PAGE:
The details of the deal struck with an energy company remain confidential although The Sunday Telegraph understands the Duke’s earnings are performance related – in other words the more the wind blows the more money he will make.

One industry expert estimated Fallago Rig could generate about £875 million income over the next quarter of a century for the Duke and his commercial partner North British Windpower.

Half that sum is in the form of a consumer subsidy, introduced by the last Labour government to encourage renewable energy projects, and which is added on to household electricity bills.

The turbines will not be visible from Floors Castle, the Duke’s ancestral home about 25 miles away.

The Duke of Beaufort, who is worth £120 million, is trying to build 19 turbines on land near Swansea – about 100 miles from his family seat at Badminton House in Gloucestershire.

The turbines could generate around £285,000 for the Somerset Trust, which runs his estate. A spokesman last week insisted the Duke of Beaufort would not gain personally from the wind farm.

Meanwhile Earl Spencer, brother of Diana, Princess of Wales, is planning 13 turbines on his Althorp estate, each of which will be more than 410ft high.

The Earl of Seafield, who owns over 100,000 acres making him Britain’s seventh largest landowner, has eight turbines on his land in Banffshire generating rental income in the region of £120,000 while the Earl of Moray receives, according to one industry expert, in excess of half a million pounds a year from 36 turbines near Stirling in Scotland.

Jeremy Dearden, the Lord of the Manor of Rochdale, a title that once belonged to Lord Byron, was given permission earlier this year for five turbines to be built on Todmorden Moor in Lancashire. Mr Dearden, who lives in New Zealand where he has a farm, stands to earn in the region of £75,000.

A spokesman for Coronation Power, the energy company which rents Mr Dearden’s land, said: “When the wind farm enters operation, we will pay the landowner an annual land rental fee based on a percentage of total revenue generated by the wind farm. This figure is based on industry standard fees.”

Dr John Constable, director of the Renewable Energy Foundation, a think tank critical of the subsidies for onshore wind farms, and who calculated wind farm income for The Sunday Telegraph, said: “Many of these landowners must know, deep down, that the subsidies are a national scandal, but easy money on this scale would tempt a saint.”

Sir Simon Jenkins, chairman of the National Trust but speaking in a personal capacity, said: “The level of subsidy available to landowners to put up these turbines is out of all proportion to the public benefit derived from them and the temptation to ruin what is usually outstanding landscapes is overwhelming. It is a crime against the landscape.”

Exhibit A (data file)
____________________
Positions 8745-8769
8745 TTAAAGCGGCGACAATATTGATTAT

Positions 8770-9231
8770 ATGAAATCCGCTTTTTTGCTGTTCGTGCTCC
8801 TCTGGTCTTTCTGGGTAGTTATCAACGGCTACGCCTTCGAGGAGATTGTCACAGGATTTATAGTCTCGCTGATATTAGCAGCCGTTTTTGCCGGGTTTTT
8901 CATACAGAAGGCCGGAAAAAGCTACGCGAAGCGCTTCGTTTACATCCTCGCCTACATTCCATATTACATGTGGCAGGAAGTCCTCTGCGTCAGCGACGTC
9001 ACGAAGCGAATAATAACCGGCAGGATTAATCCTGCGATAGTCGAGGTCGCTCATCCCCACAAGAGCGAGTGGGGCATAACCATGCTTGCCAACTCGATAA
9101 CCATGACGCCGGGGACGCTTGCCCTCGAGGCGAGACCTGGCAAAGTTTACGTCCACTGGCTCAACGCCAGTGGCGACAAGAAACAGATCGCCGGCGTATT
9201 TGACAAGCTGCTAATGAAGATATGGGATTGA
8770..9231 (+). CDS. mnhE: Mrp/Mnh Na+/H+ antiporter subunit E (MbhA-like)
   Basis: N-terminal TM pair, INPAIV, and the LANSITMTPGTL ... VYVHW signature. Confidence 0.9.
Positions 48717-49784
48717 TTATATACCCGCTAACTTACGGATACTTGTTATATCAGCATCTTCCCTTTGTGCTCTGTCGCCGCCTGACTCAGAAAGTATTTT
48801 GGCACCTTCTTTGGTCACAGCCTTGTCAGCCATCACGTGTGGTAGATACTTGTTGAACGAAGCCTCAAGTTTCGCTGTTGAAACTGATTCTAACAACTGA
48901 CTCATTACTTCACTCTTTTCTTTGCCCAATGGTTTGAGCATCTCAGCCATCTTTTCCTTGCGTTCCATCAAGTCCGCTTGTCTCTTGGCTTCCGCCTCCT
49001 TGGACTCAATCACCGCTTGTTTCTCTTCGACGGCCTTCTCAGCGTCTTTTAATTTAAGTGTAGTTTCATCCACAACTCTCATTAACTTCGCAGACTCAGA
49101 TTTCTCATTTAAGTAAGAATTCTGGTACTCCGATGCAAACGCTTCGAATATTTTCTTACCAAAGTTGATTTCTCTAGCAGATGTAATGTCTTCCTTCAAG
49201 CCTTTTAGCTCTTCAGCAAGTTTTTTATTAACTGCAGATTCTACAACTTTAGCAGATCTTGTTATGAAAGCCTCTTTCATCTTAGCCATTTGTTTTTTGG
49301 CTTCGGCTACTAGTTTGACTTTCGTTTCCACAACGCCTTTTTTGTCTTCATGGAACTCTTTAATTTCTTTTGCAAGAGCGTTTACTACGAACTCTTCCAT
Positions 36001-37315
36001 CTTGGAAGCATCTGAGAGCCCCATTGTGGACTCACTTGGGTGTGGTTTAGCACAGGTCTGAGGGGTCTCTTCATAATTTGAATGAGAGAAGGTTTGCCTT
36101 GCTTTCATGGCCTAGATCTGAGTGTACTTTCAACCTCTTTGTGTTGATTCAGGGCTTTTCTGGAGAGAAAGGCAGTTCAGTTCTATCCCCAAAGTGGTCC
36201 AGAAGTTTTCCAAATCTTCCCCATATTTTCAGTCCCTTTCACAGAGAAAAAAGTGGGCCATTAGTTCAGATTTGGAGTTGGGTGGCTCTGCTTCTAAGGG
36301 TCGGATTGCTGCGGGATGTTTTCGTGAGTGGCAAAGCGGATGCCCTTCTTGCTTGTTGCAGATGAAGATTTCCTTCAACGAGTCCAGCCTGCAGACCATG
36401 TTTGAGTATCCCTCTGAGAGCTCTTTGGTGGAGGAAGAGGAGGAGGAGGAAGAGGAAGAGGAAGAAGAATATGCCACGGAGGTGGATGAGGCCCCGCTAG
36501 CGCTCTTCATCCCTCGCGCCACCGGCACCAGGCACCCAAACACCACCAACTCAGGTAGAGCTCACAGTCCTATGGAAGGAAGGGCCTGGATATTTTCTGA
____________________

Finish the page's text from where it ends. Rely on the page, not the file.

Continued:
According to local opposition groups, the Duke of Gloucester made farmland close to Barnwell Manor, his former home in Northamptonshire, available to the highest bidder, entering into an agreement with West Coast Energy, a company based in north Wales.

West Coast Energy failed to return calls last week while Buckingham Palace, which handles media inquiries for the Duke, said it was a matter for West Coast Energy.

Peter Stephens, 74, a retired engineer fighting the development, said: “The Duke lives in Kensington Palace and doesn’t care if it’s spoiling our view. These turbines will be in the wrong place. This has been a completely unchanged vista since the 16th century and he wants to ruin it.”

John Elliot, Barnwell’s estate manager, rejected claims that the Duke is absent from the site. Mr Elliot said: “He turns up regularly to the estate. He is a very proactive landowner.”

The landowners point out that wind turbines not only help to reduce carbon emissions but also benefit the local community while helping to maintain expensive, centuries-old estates.

Sir Alastair Gordon-Cumming, a seventh baronet, who runs the Altyre estate near Inverness, who has been given planning consent for 29 turbines on his land, said the wind farm was the “most exciting thing to happen to the estate” for more than 70 years.

According to industry experts, the wind farm will generate income of about £18.5 million a year, half of it as subsidy. A spokeswoman for the Altyre estate refused to say how much money the estate would receive from the deal but industry experts estimate earnings of more than £400,000 a year, based on a going rate of £15,000 rental income per turbine.

The spokeswoman added: “This wind farm will be built on a huge swathe of hill land which is otherwise redundant, has no value, no income potential, and suddenly by being able to put a wind farm on it … that will enable him to sustain and maintain the estate for the benefit of the wider community.”